Goodreads helps you keep track of books you want to read.
Start by marking “The Burglar Who Painted Like Mondrian” as Want to Read:
The Burglar Who Painted Like Mondrian
Enlarge cover
Rate this book
Clear rating
Open Preview

The Burglar Who Painted Like Mondrian (Bernie Rhodenbarr #5)

by
3.87  ·  Rating details ·  2,067 Ratings  ·  110 Reviews
America's favorite bookseller-by-day, burglar-by-night has returned in The Burglar Who Painted Like Mondrian. The fifth entry in Lawrence Block's popular series, it's the book readers have been waiting for to complete their Bernie Rhodenbarr collections.Bernie is back. Now, he must uncover the relation between the disappearance of his best friend's cat and the ransom -- a ...more
Hardcover, Large Print, 289 pages
Published June 1st 1999 by Wheeler Publishing (first published 1983)
More Details... edit details

Friend Reviews

To see what your friends thought of this book, please sign up.

Reader Q&A

To ask other readers questions about The Burglar Who Painted Like Mondrian, please sign up.

Be the first to ask a question about The Burglar Who Painted Like Mondrian

This book is not yet featured on Listopia. Add this book to your favorite list »

Community Reviews

(showing 1-30)
filter  |  sort: default (?)  |  Rating Details
Tfitoby
Sep 09, 2012 rated it really liked it  ·  review of another edition
Shelves: whodunnit, funny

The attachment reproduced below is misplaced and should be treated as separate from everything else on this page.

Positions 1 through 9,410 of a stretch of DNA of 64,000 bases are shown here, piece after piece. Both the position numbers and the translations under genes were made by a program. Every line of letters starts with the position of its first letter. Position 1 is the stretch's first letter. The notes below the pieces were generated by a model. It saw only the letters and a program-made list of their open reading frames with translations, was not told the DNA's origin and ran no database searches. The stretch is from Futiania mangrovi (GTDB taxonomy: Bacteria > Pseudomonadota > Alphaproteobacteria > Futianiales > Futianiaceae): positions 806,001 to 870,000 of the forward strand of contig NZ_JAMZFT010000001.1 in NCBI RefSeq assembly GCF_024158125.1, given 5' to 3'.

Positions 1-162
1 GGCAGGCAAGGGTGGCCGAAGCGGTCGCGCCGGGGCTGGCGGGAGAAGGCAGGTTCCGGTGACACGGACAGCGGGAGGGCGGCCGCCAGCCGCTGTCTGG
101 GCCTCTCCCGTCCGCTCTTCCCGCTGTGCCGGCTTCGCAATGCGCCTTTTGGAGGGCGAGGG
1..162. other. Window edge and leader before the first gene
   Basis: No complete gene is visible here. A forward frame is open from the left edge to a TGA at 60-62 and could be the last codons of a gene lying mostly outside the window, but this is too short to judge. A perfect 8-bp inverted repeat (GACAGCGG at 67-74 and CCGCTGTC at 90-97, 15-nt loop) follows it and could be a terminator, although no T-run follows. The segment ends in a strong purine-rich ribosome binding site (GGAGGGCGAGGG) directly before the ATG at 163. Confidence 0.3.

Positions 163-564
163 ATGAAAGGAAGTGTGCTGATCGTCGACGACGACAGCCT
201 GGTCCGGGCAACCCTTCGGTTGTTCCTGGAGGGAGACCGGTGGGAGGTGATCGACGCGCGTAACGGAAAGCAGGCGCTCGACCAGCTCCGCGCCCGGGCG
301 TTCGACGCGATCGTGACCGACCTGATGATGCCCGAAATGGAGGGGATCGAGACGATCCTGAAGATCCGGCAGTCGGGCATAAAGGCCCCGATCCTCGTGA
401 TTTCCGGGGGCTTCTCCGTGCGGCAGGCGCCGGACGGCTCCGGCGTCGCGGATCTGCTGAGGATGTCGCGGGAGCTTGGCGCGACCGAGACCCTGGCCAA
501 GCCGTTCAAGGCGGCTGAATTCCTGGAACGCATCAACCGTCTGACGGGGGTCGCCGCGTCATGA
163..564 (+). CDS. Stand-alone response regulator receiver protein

The fifth Burglar book is, as we've come to expect from Block, an absolute pleasure to read from start to finish. The series is very much a by the numbers affair with your basic plot reused from one book to the next - namely the burglar must prove that he didn't murder somebody whilst keeping the fact that he was stealing something very valuable out of the equation - but it's all of the surrounding detail that our supreme storyteller adds to things that make it the delight that it is. Bernie is ...more
Mike French
Nov 17, 2013 rated it really liked it  ·  review of another edition
Another very entertaining and enjoyable book in the Bernie Rhodenbarr series! Kept me interested from start to the end.
Monnie
Feb 02, 2014 rated it really liked it  ·  review of another edition
Little by little, I'm chipping away at this series featuring New York bookstore owner and occasional burglar Bernie Rhodenbarr - and every one has been a treat. The ending of this one, the fifth, I believe, had my head in a bit of a spin trying to keep all the lines in the Mondrian paintings straight (pun intended), but it was one of the most enjoyable so far.

Bernie is approached by a wealthy gentlemen who wants an appraisal of the old books in the library of his swanky apartment. While he's the
...more
Johnny
Mar 02, 2009 rated it liked it  ·  review of another edition
Shelves: mystery
Okay, I’ve avoided these books because I thought they were a low-rent version of Westlake’s Dortmunder series. I was wrong. They are a high-rent version of Dortmunder. At least, in this one, the protagonist has a higher grade of “clients.” And, at least in this one, the conclusion works out better than in the average Dortmunder novel. To be sure, I feel like the zany antics of Westlake’s crew and the sense that their elaborate schemes are going to get somehow twisted are actually more fun than B ...more
Mary Ellen
Jun 14, 2010 rated it liked it  ·  review of another edition
Recommends it for: lovers of light mysteries with a sense of humor
Shelves: mysteries